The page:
insert the end of the wire through the hole from the inside at A Fig. After one coil. the two ends of the wire. 21 gauge double-cottoncovered magnet wire. All connections should be securely soldered. sheet fiber. The whole motor is fastened with screws to a wood base. 6 in. until the 12 slots are filled. cut out the part within the slot ends and make 12 channel pieces from 1/64-in. The source of current is connected to the terminals. Another Optical Illusion [348] After taking a look at the accompanying illustration you will be positive that the cords shown run in a spiral toward the center. The motor can be run on a 110-volt direct current. by bending the end around one of the projections. to The Insulated Brush Holder and Its Studs for Holding the Brushes on the Commutator fasten to the commutator segment. being required. The field is wound with No. of No. Run one end of the field wire. are soldered together. Connect a wire from the other brush stud. or side. and bring the end of the wire out at B. 5. The winding is started at A. Fig. is wound start at C in the same manner as at A. long. In starting to wind. and wind on four layers. 1. This winding is for a series motor. of the wire. Drill a small hole through each of the lower end insulating washers. 8 in. Each slot of the armature is wound with about 12 ft. of the end to protrude. shown at B. wide and 1 in. thick. yet it shows a series of . Fig. Protecting Tinware [347] New tinware rubbed over with fresh lard and heated will never rust. which are glued in the slots and to the fiber washers. then wind the coil in one of the slots as shown. about 100 ft. which will take 50 ft. after the motor is on the stand. Wind the next slot with the same number of turns in the same manner and so on. making 40 turns or four layers of 10 turns each shellacking each layer as it is wound. After the coil is completed in one slot allow about 2 in. 1. Be sure to have the ring and spider covered so the wire will not touch the iron or brass. sheet fiber. shown at A. The two ends are joined at B. but a resistance must be placed in series with it. When the glue is set. Two terminals are fastened at one side on the base and a switch at the other side. through a small hole in the base and make a groove on the under side so that the wire end can be connected to one of the terminals The other end of the field wire C is connected to the brass screw in the brass brush stud. To connect the wires. using the same number of turns and the same length of wire. 18 gauge double-cotton-covered magnet wire. run it through a small hole in the base and cut a groove for it on the under side so that it can be connected through the switch and the other terminal. they are glued to the core insulation. Two rings of 1/16-in sheet fiber are cut and glued to the sides of the ring.have dried. The armature ring is insulated by covering the inside and brass spider with 1/16-in. The protruding ends of the coils are connected to the pins in the commutator segments after the starting end of one coils is joined to the finishing end of the next adjacent.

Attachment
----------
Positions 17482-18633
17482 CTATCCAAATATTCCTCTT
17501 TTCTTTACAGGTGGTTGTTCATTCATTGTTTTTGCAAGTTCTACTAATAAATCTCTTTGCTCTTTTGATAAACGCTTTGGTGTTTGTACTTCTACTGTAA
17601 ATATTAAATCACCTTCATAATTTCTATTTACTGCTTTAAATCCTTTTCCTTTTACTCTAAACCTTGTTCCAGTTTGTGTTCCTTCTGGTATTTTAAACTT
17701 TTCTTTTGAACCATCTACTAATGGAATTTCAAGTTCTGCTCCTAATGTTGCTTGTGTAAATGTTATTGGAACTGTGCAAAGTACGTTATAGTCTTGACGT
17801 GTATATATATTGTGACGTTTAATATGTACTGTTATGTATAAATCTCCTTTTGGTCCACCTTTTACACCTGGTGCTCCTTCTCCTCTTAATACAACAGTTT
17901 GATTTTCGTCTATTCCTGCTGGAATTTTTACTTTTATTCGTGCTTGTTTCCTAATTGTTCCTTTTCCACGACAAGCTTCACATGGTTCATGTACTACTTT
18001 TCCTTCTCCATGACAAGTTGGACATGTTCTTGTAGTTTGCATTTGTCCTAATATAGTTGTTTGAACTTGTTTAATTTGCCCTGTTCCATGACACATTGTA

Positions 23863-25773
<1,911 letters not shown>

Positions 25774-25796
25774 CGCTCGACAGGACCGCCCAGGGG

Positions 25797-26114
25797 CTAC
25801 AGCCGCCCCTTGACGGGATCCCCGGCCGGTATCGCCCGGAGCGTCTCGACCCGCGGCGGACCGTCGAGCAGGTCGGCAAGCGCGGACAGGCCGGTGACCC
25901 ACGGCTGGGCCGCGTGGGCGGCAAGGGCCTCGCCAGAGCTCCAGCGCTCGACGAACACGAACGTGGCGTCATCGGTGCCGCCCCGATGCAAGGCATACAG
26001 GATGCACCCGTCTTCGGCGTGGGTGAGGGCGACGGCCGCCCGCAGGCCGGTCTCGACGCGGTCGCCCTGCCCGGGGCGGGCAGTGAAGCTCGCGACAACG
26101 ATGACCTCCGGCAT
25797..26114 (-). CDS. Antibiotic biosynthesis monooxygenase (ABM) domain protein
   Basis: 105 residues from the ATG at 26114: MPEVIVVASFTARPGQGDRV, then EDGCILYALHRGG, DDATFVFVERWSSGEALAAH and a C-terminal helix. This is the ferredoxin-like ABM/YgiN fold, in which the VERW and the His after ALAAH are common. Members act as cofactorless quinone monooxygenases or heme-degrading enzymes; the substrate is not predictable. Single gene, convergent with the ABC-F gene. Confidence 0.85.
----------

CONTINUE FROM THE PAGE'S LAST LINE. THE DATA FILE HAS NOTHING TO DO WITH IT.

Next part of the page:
one from each of the eight contacts. A 1/2-in. and one. The indicating device which is placed in a convenient place in the house consists of . iron pipe extends from the vane and is held in place by the clamp originally used to secure the handle bar of the bicycle. The insulated wire is placed between two wads and fastened with two nails or screws. alarms and telephones as well as experimental work the use of common felt gun wads make a very good cleat for the wires. still more simply. Electrically Operated Indicator for a Wind Vane [348] The accompanying photograph shows a wind vane connected with electric wires to an instrument at considerable distance which indicates by means of a magnetic needle the direction of the wind.The Cord Is Not a Spiral perfect circles of cords placed one inside the other. put on two wads behind and one in front of the wire and fasten in the same manner as described. Instead of approaching or receding from the center in a continuous line. as in the case of a spiral. Nine wires run from the timer. you will find the pencil returning to the point from which it started. They are used in the manner illustrated in the accompanying sketch. by laying a point of a pencil on any part of the cord and following it round. The timer is set at such a position that when the vane points directly north. is fastened to the metallic body. which serves as the ground wire. the brush of the timer makes a connection in the middle of a contact. The bearings of the vane consist of the head of a wornout bicycle. If one wad on the back is not thick enough to keep the wire away from the support. In place of the forks is attached an eight-cylinder gas engine timer which is slightly altered in such a manner that the brush is at all times in contact. and when pointing between two contacts connects them both. You can test this for yourself in a moment with a pair of compasses. or. When the timer is held in this position the brush will make connections with each of the contacts as the vane revolves. Substitute for Insulating Cleats [348] In wiring up door bells.